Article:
Tami Mackey is convinced she was sickened by what state officials have confirmed were unhealthy levels of dangerous bacteria.
Tamara "Tami" Mackey hadn’t been swimming at Turkeyfoot Lake in New Franklin for many years – more than she cares to admit.
But four days in a row beginning late last week, the Massillon woman made the 20-minute drive to the Portage Lakes State Park beach for some sun and a swim.
By Monday, though, she was regretting her decision.
Mackey is convinced she was sickened by exposure to what state officials have confirmed were unhealthy levels of dangerous bacteria in the lake — and possibly something else.
Mackey said she began to experience a burning sensation while at the lake with a friend. Her friend was the first to notice the burn.
“She went under the water and was sitting in it for about two to three minutes,” Mackey said. “She said, ‘Tami,’ my lips are on fire.’”
Mackey said she and her friend continued to swim, but when they prepared to leave a little before 5 p.m., Mackey developed the same symptoms.
“We’re packing up our stuff and my stomach, my breasts, I’m on fire,” Mackey said. “About 10 minutes up the road, I’m sitting at a light and I feel like I have 500 bees stinging me. We get (farther up) the road and it’s like 1,000 bees stinging me.”
Mackey stopped to check herself and found several red marks about the size of a silver dollar on her stomach and at the top and bottom of her breasts. On Tuesday morning, the redness was worse and the spots had expanded.
Her friend called and she had become sick.
“She said, “Tami, I am so sick. My body hurts. It’s almost like I have the flu,’” Mackey said. Mackey’s daughter, who joined her swimming once at the lake, was sick with the same symptoms.
A few minutes later, her friend contacted her again. Someone had posted a photo on social media of advisory signs at Turkeyfoot Lake warning of high bacterial counts.
It had to be the lake, Mackey thought.
What’s worse, she said, the signs hadn’t been posted the days she went swimming.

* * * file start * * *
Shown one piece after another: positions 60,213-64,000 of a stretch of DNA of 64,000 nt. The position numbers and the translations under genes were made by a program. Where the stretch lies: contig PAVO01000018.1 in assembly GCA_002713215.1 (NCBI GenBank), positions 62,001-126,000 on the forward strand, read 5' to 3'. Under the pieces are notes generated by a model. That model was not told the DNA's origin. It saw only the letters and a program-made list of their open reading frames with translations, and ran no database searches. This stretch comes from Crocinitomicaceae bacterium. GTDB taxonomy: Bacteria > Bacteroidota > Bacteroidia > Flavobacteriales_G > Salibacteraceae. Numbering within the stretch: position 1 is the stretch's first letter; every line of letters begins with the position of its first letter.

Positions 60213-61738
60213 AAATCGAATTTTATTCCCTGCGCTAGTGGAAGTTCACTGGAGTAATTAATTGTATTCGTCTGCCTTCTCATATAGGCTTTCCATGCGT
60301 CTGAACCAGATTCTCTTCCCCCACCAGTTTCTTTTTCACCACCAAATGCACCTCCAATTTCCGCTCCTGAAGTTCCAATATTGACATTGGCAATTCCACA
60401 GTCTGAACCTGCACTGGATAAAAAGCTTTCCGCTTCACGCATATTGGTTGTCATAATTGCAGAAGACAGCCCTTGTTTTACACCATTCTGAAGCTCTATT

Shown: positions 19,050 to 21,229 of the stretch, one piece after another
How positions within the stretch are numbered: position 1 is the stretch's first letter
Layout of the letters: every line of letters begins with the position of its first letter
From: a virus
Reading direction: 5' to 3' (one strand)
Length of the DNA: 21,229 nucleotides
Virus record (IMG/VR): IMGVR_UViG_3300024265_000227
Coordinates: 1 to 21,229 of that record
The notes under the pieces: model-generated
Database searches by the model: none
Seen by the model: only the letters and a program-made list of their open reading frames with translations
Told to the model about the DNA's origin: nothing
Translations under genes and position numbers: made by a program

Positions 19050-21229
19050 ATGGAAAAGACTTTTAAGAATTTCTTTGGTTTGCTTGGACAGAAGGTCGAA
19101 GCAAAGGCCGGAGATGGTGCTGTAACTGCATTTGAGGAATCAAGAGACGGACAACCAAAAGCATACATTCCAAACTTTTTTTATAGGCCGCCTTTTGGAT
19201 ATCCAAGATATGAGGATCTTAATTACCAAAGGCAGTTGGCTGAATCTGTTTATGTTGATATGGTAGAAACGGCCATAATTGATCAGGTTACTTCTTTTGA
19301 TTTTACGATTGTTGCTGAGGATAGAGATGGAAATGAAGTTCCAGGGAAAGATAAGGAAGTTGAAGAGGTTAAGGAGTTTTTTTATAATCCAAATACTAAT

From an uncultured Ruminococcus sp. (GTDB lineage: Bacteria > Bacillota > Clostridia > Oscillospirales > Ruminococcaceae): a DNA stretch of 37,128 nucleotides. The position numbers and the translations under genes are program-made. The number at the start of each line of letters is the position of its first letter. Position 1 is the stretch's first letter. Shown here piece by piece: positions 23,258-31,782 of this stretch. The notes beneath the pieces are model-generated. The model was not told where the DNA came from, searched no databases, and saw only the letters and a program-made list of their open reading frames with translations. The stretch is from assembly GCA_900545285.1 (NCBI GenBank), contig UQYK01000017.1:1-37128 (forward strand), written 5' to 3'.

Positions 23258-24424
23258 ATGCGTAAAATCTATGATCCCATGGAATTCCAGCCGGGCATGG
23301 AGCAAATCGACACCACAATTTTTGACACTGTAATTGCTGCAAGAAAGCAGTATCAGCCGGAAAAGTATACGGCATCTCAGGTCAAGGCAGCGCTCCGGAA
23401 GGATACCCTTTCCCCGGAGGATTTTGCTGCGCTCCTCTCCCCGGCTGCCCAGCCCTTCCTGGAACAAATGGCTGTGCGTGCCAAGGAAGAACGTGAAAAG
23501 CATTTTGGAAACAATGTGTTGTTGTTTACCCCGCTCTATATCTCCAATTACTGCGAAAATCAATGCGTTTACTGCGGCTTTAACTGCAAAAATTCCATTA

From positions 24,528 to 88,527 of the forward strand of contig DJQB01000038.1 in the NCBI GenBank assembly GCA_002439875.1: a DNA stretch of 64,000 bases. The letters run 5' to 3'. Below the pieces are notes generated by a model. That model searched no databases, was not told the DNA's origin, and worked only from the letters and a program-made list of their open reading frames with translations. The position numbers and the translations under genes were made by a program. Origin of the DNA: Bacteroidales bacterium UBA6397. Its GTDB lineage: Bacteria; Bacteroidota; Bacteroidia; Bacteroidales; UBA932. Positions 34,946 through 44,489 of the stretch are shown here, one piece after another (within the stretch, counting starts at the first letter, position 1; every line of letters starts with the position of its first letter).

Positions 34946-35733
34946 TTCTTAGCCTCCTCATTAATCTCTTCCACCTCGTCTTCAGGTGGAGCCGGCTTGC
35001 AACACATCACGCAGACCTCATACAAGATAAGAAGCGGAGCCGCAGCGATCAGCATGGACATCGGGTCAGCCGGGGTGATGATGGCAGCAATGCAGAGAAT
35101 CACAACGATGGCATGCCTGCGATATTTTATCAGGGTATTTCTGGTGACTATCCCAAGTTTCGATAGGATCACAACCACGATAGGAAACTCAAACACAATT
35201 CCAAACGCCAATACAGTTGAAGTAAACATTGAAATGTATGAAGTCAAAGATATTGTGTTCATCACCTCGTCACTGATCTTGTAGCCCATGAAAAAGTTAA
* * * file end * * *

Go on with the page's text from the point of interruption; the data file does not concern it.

Michael Studeny, who runs the state park that houses the lake, begs to differ with Mackey's version of events.
In an interview Friday, Studeny said park staff posted signs immediately following a test showing abnormally high counts of E.coli in the swimming waters of Turkeyfoot Lake. Results from the July 17 test showed 686 colony-forming units per 100 milliliters in the waters – well above the state maximum of 235 cfu/ml. When the results came on July 19, Studeny said five signs were posted and were not removed until further testing this week showed E.coli counts below the state threshold.
“The signs were posted by our maintenance coordinator on the 19th through Tuesday the 30th,” Studeny said. “We removed them ourselves on the 30th; the signs hadn’t been touched since then.”
Studeny said officers at the beach observed the signs during the time period Mackey says they weren’t posted.
Eric Heis, a spokesman for the Columbus office of the Ohio Department of Natural Resources, said the agency did report an abnormally high E.coli bacterial count in its July 17 Turkeyfoot Lake sample.
“As of July 20, there is a contamination warning for high bacterial counts,” Heis said.
The state considers 235 colony-forming units per 100 ml to be the maximum for safe human exposure. The count on the July 17 was 686 cfu/ml.
Heis said advisory signs are placed at a beach when high bacterial counts are found, but the beaches aren't closed.
“We post a warning as soon as we get those results back,” he said.
But Mackey is adamant that no signs were in place all four days she went swimming. That’s important to her, because she has a suppressed immune system and has had a knee replacement.
After visits to the doctor, Mackey was diagnosed with a bacterial-fungal infection that she’s sure she contracted while swimming at Turkeyfoot.
“Why was the beach not closed, and why was there no signs up from the 20th to the 30th?” Mackley asked.
She said if she had been aware of the danger, she would have stayed out of the water.
Signs did go up at some point – Mackey believes they were placed on Tuesday morning and then taken down again after the latest test for E.coli, which came in a 22 cfu/ml, well below the state maximum.
Tonia Burford, environmental health director with Summit County Public Health, said her agency conducts water testing for county sites, but not state waters. She said she hasn’t heard reports of illness from any swimming areas, but encouraged individuals to contact the agency if they have questions.
Mackey is certain that swimming in Turkeyfoot Lake is the source of her infection and the illness of her daughter and friend. She took a water sample from the lake and plans to have it tested. She’s sure algae toxins are in the waters.
“You cannot tell me that they’re testing correctly,” she said. “There is no way.”